Time Out emitted a collective sigh of relief as the local parts of the region’s most recent threepronged art attack, Art Dubai and Al Bastakiya Art Fair, drew to a close last week (Sharjah Biennial continues until mid-May). Despite concerns over the effect of the global economic downturn on one of the world’s fastest-growing international art fairs, Art Dubai seemed to successfully prove that there is life in the old art scene yet.
Opening night saw what felt like the whole of the international art contingent bear down on the Madinat venue in an effusive display that could have come with the strapline, ‘What credit crunch?’ – even as some of the foreign and local gallerists Time Out spoke to were slightly nervous about what to expect, in terms of sales. (One first-time New York gallery revealed that while it had seriously considered pulling out, ‘We had committed and really thought we ought to see it through. Time,’ our source revealed with a shrug, ‘will tell if that was the right decision.’)
Fast-forward a few days and sales were steady, if not quite up there with last year, according to our spies. ‘We haven’t had the big sales that we’d had by this time last year,’ one local gallery owner revealed, ‘but the smaller pieces are moving and there’s interest, which is encouraging.’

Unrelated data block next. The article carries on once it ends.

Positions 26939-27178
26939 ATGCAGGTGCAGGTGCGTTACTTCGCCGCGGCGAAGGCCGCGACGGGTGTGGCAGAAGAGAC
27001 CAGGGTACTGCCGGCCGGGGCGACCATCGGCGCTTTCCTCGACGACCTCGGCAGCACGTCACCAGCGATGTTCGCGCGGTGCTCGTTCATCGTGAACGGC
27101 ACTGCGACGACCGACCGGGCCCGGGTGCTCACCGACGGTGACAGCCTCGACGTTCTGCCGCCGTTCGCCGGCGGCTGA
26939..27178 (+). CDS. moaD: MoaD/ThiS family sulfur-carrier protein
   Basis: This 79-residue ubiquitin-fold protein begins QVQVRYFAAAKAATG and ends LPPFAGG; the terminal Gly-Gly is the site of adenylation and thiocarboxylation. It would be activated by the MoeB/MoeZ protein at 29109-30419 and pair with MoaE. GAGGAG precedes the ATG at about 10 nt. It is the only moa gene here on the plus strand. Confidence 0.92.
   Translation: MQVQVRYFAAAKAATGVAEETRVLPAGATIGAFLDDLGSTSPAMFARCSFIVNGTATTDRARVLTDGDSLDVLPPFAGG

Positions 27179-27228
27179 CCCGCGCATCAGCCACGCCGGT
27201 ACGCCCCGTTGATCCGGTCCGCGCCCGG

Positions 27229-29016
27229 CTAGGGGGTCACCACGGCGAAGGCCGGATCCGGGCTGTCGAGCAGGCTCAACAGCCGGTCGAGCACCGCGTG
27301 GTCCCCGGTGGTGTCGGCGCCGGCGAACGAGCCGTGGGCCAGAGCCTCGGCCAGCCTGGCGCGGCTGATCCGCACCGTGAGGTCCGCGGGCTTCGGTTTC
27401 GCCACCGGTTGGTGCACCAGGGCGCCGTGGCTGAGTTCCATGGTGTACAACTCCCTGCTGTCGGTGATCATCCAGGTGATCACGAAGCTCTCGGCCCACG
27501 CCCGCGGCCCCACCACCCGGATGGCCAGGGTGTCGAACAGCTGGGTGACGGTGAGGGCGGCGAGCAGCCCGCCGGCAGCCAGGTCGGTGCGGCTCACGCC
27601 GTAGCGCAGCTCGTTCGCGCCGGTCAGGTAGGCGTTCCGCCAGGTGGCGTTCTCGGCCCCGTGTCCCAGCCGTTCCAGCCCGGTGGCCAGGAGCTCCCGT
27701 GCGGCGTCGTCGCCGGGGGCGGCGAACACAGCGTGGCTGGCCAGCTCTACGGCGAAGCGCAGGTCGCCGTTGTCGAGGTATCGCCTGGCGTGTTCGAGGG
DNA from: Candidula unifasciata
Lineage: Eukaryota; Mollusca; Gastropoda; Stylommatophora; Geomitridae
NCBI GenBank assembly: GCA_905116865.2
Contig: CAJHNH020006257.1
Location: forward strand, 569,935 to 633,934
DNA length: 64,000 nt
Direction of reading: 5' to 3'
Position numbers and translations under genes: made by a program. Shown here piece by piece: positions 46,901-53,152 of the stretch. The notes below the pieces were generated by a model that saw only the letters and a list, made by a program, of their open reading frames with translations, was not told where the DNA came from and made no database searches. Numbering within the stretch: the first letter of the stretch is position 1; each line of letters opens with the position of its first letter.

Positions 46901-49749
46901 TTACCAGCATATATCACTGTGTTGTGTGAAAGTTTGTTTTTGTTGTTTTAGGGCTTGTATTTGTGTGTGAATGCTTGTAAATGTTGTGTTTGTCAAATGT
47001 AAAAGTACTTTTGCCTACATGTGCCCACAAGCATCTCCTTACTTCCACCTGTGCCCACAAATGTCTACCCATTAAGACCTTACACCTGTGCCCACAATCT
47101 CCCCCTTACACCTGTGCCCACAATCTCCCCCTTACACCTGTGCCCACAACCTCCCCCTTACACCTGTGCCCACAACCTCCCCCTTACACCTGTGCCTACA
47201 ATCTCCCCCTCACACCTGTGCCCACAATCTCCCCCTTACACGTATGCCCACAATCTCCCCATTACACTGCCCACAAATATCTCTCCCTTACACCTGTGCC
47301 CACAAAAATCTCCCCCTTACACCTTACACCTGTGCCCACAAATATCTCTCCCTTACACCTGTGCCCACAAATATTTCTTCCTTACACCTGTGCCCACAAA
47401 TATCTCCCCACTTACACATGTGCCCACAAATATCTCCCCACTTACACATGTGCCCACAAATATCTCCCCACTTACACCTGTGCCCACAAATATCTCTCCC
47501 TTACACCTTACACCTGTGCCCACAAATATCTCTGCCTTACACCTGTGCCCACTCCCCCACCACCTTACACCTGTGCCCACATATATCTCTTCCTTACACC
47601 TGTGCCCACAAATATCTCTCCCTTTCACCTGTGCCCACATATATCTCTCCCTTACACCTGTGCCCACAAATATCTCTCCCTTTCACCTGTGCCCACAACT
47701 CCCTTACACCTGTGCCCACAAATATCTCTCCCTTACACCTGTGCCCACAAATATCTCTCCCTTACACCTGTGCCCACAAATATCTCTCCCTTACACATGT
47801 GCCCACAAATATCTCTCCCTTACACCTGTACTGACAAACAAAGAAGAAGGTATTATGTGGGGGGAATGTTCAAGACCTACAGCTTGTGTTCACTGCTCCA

What was actually on the walls was a relatively conservative display of work – big hitters from the regional and international art scene – that seemed tailored for mass appeal (and maximum sales). What made the fair really stand out, then, as it has in previous years, was the add-ons – the Bidoun Lounge in the Art Park played host to book launches (we were especially delighted by sometime performance artist Janet Bellotto’s silent flute-playing) and talks, while the Gulf Art Forum opened up international debate.
Meanwhile, over by the Creek, the lack of pressure to ‘perform’, meant that Bastakiya Art Fair (BAF) was, to our mind, the more adventurous of the local fairs. thejamjar’s collaboration with Lahore’s Grey Noise gallery, for example, showcased unusual minimalist works from Pakistan, while the displays – clearly defined in the historic houses of area – had the benefit of feeling like individual exhibitions tailormade for the space, rather than the understandably more corporate feel of Art Dubai’s layout, with its plush carpeting and glossy jewellery displays.
In many ways, however, this is academic. For all the thunder behind it, Art Dubai is still a relative newcomer on the global art scene and its continued success is to be applauded for the buzz that it brings to the rest of the region. Arguably, BAF wouldn’t be the triumph it is without its proximity to Art Dubai. And while the Sharjah Biennial, at nine years and counting, remains the big daddy of all three, in terms of longevity, the decision to this year tie its opening with the far more commercial Art Dubai speaks volumes about which one registers higher on the international radar. Roll on next year, we say.